Qusay Al Salih: Three times a refugee

Al Salih reflects on life as a refugee, always caught in the middle

[Read the companion story: Is the U.S. government the only agency to provide funding and other support for refugees? Who else is involved and what do they typically provide?]

Qusay Al Salih is three times a refugee. Like most refugees, he fled his home because of war that so often displaces those who have little to do with the actual fight. But unlike many of the world’s refugees, Al Salih has never seen the country he believes he should call his own.

Al Salih’s grandparents fled Palestine for Iraq during the 1948 Arab-Israeli War. For the next two generations, the family lived in Baghdad, where Al Salih grew up. He left school early to work as a delivery driver to support his ailing mother after his father left.

In December 2006, he and his wife, Lubna Abu Khadeeja, took their two small children and fled their home in Baghdad, thrusting the family into refugee status once again. They had been receiving death threats from anti-Palestinian groups, and were convinced that they were not safe at home.

Qusay Al Salih sits in his Oak Lawn, Ill. apartment with his wife, Lubna Abu Khadeeja. The couple came to Chicago with their two children in March after four years in a refugee camp in Iraq. (Photo by Kaitlyn Jakola)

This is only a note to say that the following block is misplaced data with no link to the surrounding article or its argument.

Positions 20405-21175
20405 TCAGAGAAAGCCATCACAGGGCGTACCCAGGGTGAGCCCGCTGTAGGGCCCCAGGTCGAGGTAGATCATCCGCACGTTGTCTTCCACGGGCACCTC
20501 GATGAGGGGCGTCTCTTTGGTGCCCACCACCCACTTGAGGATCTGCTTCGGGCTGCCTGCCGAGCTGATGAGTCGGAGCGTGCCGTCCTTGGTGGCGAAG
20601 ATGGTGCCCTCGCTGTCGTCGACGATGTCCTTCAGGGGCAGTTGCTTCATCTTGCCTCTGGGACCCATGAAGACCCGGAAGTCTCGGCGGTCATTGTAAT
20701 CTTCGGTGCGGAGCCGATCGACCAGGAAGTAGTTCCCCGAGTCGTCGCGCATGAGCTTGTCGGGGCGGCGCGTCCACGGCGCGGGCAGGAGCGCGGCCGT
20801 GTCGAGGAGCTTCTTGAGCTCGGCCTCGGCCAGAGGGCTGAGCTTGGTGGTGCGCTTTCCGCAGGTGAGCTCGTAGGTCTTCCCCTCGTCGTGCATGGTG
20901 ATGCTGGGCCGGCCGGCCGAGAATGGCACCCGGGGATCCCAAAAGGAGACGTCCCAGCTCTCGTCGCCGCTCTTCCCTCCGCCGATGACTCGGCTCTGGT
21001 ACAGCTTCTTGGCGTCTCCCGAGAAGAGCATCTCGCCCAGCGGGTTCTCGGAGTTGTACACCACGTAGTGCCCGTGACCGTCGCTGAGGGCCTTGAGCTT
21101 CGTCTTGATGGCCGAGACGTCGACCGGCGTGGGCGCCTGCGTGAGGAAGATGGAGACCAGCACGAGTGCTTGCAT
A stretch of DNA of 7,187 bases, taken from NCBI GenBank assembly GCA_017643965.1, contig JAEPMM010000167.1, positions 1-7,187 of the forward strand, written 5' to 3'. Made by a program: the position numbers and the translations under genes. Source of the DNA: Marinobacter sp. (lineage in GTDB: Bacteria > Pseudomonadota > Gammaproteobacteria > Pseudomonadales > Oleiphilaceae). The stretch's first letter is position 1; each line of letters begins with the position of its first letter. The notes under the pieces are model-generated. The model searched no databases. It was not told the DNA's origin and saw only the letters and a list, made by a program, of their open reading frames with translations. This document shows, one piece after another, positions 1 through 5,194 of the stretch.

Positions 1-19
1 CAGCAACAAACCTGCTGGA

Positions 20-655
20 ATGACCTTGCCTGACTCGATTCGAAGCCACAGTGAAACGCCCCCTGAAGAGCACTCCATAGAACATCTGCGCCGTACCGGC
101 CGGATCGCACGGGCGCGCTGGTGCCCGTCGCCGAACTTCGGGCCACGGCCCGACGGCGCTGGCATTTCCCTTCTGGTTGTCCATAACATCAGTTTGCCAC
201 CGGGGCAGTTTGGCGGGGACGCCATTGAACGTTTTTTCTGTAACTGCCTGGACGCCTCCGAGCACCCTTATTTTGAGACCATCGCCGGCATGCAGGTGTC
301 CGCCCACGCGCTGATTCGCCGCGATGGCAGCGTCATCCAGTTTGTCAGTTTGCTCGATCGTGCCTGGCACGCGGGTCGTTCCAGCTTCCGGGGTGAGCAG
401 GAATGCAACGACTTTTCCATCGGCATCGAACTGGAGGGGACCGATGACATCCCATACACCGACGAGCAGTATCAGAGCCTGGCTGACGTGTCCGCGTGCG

“The first week was horrible for them,” Al Salih says of Nawal and Omar, now 9 and 6. “They’d been crying all the time…depressed, stressed. The future was blind.”

The family became part of the street scene. Men were sleeping in cars and women in nearby mosques. Women wore their headscarves all the time in case of attack, and men struggled to contact anyone who might help them. They were largely unsuccessful.

“We had hope somebody would come and take [us] somewhere safe. That was our dream,” Al Salih says. “We can’t even describe how painful it was to live with nothing, just outside.”

On Dec. 9, 2006, with little more than a few Red Cross tents, Al Salih and 40 other refugees from Baghdad started Al-Waleed camp. The makeshift camp on the Iraq-Syria border became home to mostly Palestinians, though Iraqi refugees lived there as well. For Al Salih, the camp was a place of constant fear.

“We have a lot of memories, sad memories,” says Al Salih, who made a dangerous 110-mile trip to Syria every day to supply the camp with water. “It’s not safe being in the camp…it really deeply hurt us.”